Natural disasters can cause millions of dollars in damages and can kill anyone who gets in their path. Just think about the devastation after the flooding in Louisiana.

This video has been pulled to show the world how sudden and dangerous a landslide can be, and prompt people take them more seriously.

From AWM:

People who do not live in areas that are prone to landslides often times forget that they even exist, but in reality they happen all the time, and cause millions of dollars in damage.

A video was recently brought to light to remind people of how destructive landslides can be which was filmed in the Japan in 2007.

The video starts out right at the action, showing a highway that is blocked off so that nobody can be caught in the danger.

Slowly, the road starts to fall apart, and then suddenly the entire thing comes down to take down the road, and all the telephone poles on the side of the road as well.  Then, the side of the mountain starts to come with it.

It is scary and amazing to watch the utter power that is displayed in this video as trees flow at 20 miler per hours as if they are fluid rushing down the steep slope.

If anybody was unfortunate enough to get caught in an accident like this, they would have been killed instantly due to the utter weight of the millions of tons of trees, wreckage, dirt, and water that was tumbling down the slope.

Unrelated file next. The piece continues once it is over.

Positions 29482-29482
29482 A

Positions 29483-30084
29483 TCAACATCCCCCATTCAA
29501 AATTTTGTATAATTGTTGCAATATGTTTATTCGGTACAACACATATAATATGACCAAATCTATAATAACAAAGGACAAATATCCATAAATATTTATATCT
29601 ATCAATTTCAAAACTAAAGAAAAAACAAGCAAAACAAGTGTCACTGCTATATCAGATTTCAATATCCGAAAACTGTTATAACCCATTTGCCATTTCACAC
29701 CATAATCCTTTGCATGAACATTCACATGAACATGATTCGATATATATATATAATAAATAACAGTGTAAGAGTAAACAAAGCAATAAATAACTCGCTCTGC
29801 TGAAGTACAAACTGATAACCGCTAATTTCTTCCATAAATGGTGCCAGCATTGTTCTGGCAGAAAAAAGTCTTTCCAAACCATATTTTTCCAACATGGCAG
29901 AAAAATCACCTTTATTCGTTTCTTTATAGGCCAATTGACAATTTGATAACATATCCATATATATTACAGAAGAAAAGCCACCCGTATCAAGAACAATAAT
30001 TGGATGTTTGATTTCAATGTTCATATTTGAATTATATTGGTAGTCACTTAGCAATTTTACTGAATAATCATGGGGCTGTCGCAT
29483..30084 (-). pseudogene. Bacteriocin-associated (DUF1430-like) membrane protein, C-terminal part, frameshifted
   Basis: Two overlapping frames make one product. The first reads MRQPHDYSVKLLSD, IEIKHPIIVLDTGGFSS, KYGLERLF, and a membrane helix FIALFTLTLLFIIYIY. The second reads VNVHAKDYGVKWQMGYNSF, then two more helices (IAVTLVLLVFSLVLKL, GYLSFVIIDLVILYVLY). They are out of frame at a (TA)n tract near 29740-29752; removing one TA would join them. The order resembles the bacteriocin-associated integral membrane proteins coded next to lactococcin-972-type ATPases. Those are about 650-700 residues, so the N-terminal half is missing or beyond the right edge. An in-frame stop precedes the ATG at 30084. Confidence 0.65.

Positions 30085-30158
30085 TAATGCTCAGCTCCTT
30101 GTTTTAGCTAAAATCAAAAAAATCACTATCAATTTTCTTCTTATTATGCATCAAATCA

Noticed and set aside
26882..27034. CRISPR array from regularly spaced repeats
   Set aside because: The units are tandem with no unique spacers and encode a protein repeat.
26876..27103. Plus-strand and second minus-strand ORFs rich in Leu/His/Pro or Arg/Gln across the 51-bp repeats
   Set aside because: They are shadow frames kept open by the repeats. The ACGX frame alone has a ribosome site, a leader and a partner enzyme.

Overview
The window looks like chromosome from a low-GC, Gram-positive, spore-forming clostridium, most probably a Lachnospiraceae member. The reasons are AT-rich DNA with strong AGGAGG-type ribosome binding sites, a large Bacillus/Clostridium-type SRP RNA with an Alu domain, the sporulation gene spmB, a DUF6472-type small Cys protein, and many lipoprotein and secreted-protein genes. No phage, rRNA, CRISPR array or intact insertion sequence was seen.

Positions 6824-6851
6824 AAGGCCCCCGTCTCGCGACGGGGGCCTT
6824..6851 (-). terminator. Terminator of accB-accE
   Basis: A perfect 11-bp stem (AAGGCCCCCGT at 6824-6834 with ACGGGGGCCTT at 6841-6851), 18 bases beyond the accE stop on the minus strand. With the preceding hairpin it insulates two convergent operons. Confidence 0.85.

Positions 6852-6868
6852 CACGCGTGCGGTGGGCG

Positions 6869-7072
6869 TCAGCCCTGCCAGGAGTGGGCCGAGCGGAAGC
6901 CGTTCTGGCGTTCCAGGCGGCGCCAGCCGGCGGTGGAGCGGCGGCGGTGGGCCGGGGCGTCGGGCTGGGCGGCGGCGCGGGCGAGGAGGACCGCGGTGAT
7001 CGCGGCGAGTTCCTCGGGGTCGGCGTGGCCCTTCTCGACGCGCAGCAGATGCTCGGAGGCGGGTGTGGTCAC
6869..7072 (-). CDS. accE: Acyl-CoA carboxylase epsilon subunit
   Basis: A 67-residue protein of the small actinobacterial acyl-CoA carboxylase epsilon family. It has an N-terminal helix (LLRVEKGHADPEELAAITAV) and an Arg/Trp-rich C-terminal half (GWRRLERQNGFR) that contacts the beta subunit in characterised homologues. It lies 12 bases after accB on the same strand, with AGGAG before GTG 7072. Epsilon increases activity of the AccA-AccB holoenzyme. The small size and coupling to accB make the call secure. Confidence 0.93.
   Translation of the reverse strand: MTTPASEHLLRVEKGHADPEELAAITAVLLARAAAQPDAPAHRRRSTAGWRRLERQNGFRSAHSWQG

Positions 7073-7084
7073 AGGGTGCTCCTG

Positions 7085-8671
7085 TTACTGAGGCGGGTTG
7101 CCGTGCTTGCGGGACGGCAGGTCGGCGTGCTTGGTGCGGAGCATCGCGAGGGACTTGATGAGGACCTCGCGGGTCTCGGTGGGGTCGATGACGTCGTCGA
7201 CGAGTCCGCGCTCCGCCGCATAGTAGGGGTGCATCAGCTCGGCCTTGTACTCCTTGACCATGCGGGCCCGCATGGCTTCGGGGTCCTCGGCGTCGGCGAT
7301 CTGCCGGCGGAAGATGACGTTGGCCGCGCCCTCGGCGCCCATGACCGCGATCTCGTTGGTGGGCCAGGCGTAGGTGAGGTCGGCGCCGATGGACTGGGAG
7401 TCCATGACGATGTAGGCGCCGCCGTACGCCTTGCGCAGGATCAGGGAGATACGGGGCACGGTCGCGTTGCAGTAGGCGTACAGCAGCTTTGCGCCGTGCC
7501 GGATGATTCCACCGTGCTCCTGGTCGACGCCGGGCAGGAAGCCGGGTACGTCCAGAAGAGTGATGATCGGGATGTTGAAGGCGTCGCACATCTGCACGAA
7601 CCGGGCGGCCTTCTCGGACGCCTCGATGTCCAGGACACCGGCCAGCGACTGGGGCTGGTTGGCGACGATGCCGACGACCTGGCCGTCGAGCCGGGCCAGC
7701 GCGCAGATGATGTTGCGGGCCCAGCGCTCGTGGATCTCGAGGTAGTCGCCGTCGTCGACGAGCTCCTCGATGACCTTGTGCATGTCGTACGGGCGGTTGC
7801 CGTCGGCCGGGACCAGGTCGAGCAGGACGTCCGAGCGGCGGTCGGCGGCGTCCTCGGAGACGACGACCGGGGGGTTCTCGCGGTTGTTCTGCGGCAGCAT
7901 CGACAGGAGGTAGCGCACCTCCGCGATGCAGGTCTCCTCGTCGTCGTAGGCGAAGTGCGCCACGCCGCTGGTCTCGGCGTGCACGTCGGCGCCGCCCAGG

Landslides are quite complex natural disasters, but like many others can be predicted to prevent people from being caught up in them and getting hurt.

In the video, you can clearly see that a road block had been put up so that nobody would be driving on that part of the slope at that time which evidently was a good idea because it saved people’s lives.

Civil engineers and geologists are able to work together to predict when landslides will happen be collecting data on weather patterns and studying the condition of the soil at hand and the upcoming weather.

These types of disasters often times happen when there is a soft and weak soil supporting lots of weights, and when the soil gets wet it has tendency to slide down the hill and liquefy itself, creating the landslide effect.

Landslides have been getting increasingly worse as time progresses due to heavier storms due to changing weather patterns.

Every year in the U.S. alone, which has very closely monitored conditions due to a large supply of scientists, landslides cause about $3.5 billion in damage and kill around 50 people, primarily in the northwest region of the country due to the heavy rains up there.

In the past six years worldwide, it is estimated that 32,322 people have been killed by landslides alone, primarily in southeast Asia.

Watch the video below:

Even if you live in an area where landslides don’t typically occur, be aware that they can still take place.

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